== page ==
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Discussion Starter · #1 ·
Who's having issues with grinding hot starts with HD 96ci touring models?

Sounds like the primary drive grinding coffee during start up when engine is hot..

I've read into some of the forums on the starter compensation/sprocket components with mixed reviews.

What is the better fix?, factory SE or aftermarket parts?
 

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Sounds like the same problem I was having on my bike, but mine is a 103 ci. Sounded like Godzilla was trying to come out of the primary at times when trying to start. All that metal sound made me grit my teeth and close my eyes.
Starter drive was going out and replaced it with a All Balls starter. Fixed the problem.
 

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just put $1100 into my bike this fall. new SE comp and SE manual chain adjuster and transmission bearings.
auto chain adjuster ratcheted up to tight and took out trans bearing and comp was showing wear signs so I replaced it while it was all apart. I purchased all my parts online and had a reliable mechanic do the install.
 

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As above. Comp sprocket welds breaking, inner primary bearings breaking up, etc.
What year RK do you have ?
 

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Discussion Starter · #5 ·
Its an 09 road king classic. Guess I will have to tear it down and inspect everything. It almost sounds like the starter is not engaging, but im suspecting its the compensator as the noise is more towards the front of the primary.

Only does it occasionally when the engine is hot on start up, Sounds like the damn thing wants to fly apart!
 

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Try this: drive your bike in a parking lot, pull the clutch in and hit the kill switch then coast to a stop. That will unload the drive train and you'll get a better indication of where the noise is coming from.
 

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Its an 09 road king classic. Guess I will have to tear it down and inspect everything. It almost sounds like the starter is not engaging, but im suspecting its the compensator as the noise is more towards the front of the primary.

Only does it occasionally when the engine is hot on start up, Sounds like the damn thing wants to fly apart!

Mine did that but only on cold starts, sounded like it was going to grind itself apart on starts. It was a starter clutch. 03 RK CVO 103.
 

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It is not your starter or ring gear!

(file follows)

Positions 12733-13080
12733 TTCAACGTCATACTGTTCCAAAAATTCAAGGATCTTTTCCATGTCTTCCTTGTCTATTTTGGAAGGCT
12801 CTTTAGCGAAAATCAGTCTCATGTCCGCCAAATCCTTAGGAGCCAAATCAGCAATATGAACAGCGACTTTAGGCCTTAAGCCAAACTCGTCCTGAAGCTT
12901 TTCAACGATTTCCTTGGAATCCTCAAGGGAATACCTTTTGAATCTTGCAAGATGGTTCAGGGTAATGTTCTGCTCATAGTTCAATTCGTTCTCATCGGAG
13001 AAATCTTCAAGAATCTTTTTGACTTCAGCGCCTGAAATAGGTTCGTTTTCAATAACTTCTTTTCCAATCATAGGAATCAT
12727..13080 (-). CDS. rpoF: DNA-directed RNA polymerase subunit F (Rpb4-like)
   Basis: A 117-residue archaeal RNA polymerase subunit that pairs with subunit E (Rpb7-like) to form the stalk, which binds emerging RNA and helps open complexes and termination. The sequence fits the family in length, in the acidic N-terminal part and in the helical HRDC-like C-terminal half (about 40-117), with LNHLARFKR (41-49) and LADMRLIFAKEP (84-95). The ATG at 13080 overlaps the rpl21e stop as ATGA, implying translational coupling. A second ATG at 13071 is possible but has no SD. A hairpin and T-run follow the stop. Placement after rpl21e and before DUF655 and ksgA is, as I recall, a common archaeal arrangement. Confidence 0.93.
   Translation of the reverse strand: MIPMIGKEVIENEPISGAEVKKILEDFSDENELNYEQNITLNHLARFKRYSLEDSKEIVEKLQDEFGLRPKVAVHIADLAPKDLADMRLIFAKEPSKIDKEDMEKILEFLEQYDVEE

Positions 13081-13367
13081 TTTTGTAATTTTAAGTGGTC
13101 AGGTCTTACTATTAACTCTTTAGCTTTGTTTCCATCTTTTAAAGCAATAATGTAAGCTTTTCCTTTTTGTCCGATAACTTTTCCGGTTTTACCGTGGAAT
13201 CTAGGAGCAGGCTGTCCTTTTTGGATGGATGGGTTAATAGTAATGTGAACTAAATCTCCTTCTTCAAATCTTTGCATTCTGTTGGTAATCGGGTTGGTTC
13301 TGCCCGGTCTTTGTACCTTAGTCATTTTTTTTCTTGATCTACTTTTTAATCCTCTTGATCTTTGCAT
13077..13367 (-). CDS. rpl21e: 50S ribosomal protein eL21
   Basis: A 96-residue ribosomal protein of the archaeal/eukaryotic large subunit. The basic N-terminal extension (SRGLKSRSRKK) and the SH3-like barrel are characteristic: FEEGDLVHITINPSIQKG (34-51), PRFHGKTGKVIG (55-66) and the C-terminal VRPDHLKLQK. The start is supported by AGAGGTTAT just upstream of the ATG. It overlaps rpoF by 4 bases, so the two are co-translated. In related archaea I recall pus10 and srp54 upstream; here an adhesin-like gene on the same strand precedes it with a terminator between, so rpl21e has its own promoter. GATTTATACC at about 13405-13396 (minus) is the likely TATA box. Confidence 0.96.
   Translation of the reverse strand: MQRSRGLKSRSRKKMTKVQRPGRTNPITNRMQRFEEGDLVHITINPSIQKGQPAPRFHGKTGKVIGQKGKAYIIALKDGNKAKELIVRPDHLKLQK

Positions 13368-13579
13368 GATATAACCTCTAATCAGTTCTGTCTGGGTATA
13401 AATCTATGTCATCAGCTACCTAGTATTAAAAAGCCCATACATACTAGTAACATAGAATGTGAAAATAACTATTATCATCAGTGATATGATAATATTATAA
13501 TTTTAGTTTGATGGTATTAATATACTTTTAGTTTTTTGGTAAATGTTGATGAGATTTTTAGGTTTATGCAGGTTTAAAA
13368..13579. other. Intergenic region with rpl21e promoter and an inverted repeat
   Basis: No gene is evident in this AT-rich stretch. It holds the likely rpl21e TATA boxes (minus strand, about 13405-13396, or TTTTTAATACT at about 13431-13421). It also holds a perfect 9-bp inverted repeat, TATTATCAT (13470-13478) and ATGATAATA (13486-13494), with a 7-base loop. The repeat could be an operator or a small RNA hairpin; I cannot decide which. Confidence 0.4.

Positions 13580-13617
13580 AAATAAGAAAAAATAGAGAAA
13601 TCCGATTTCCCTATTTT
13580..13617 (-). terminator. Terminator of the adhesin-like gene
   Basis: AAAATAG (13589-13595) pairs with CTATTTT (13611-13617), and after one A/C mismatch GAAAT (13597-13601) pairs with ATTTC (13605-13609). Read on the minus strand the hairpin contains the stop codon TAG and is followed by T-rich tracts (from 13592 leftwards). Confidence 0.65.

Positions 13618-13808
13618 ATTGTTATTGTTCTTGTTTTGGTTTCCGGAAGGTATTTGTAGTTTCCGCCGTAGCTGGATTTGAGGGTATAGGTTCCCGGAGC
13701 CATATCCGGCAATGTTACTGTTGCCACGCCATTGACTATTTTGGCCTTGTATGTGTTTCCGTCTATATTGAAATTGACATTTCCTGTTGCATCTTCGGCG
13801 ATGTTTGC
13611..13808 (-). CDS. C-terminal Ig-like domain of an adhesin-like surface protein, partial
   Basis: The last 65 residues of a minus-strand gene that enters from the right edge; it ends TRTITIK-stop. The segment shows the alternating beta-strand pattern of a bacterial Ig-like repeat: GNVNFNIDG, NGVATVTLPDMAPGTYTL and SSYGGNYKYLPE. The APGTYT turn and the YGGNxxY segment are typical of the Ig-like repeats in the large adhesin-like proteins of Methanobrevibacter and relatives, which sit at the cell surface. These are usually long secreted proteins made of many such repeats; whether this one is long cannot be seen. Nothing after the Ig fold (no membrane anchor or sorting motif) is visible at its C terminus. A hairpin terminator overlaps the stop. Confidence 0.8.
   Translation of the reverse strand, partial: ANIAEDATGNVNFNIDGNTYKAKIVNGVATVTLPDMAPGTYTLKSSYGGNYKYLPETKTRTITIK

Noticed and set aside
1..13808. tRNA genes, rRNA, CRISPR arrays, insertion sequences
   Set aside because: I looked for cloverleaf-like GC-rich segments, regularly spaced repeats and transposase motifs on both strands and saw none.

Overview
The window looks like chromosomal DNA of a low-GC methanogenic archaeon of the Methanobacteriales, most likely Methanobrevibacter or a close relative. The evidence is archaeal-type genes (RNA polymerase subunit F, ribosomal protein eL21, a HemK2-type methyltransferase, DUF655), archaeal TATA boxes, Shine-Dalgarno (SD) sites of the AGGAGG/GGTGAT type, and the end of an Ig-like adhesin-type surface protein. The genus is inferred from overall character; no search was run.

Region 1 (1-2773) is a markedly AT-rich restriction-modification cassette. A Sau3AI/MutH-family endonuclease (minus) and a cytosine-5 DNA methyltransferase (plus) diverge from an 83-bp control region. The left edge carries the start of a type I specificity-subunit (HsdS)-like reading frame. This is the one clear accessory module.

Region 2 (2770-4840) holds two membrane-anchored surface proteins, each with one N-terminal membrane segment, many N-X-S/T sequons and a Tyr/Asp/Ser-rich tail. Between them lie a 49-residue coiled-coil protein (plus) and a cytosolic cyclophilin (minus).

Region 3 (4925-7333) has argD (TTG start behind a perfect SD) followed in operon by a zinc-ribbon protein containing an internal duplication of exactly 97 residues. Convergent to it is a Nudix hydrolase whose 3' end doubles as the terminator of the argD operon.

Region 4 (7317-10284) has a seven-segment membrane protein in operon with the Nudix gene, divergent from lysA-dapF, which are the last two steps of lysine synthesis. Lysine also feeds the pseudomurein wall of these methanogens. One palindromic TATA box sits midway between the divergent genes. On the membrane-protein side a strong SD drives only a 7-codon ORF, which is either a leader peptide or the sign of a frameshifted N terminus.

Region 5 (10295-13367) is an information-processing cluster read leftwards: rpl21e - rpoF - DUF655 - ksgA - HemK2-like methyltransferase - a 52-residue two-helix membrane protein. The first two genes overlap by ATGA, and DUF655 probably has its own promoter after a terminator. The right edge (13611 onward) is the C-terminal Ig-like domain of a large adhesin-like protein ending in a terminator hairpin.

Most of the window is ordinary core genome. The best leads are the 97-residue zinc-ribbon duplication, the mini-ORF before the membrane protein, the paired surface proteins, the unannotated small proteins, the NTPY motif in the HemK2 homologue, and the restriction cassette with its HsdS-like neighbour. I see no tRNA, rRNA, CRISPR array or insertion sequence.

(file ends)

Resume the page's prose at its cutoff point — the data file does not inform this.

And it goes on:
The problem is the engine compensator sprocket!
The stock compensator sprocket is junk in the 96 ci engine and should be replaced with the SE version of the compensator sprocket.
HD has been having problems with the compensator on the 07 and later models and the SE version is OEM in the trikes since 2010 and touring models since 2011.
HD SE compensator was having oiling problems which caused premature failure and HD just came out with a new version of the compensator in 2014 and this version is suppose to oil itself better.
On my 08 I had the same problem and HD replaced the starter at 8,000 miles, the problem returned around 3,000 miles later and I put the SE compensator in the bike.
Since then I had to replace the SE compensator again but I am still using the same starter that was put in at 8,000 miles and it works fine and the bike has over 80,000 miles on it. My bike has a 103 stage II with no compression releases.

I also put in the Hayden primary chain tensioner and it works great too.
 

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Discussion Starter · #9 ·
@ MK, Are their any custom Compensators that you have heard of other than using the HD/SE?

Is the Hayden a self tensioner or manual adjust?
 

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Hayden is an auto tensioner.
 

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96 ci seemed to be the limit for the old style compensators. A few worked well for many miles but most were inadequate from the factory or became too weak in just a few miles. If you had been living with the loud bang or crack noise when you hit the starter button, that noise was the compensator running out of movement and hitting the stop hard. That would "reflect" back and over time would destroy the starter clutch (sprag clutch in the starter drive.)
The sprag clutch is a metal to metal arrangement and when it slips, it is a high frequency chatter. That creates that terrible "grinding" noise you hear. Changing the starter drive will be a short term fix and the weak compensator will destroy the new one pretty quickly. It is best to go with a new comp and starter drive at the same time though sometimes the new comp will allow the old starter drive to work well enough for a bit longer.

Companies are working on after market non-Harley compensators but it is taking a long time and lots of testing is revealing that it is a difficult problem to develop a reliable replacement. While being neither an engineer nor a professional mechanic, I have a concern that a solid sprocket will subject the rest of the drive line to continual vibration and shock loads which over time will find the next weakest part in the system.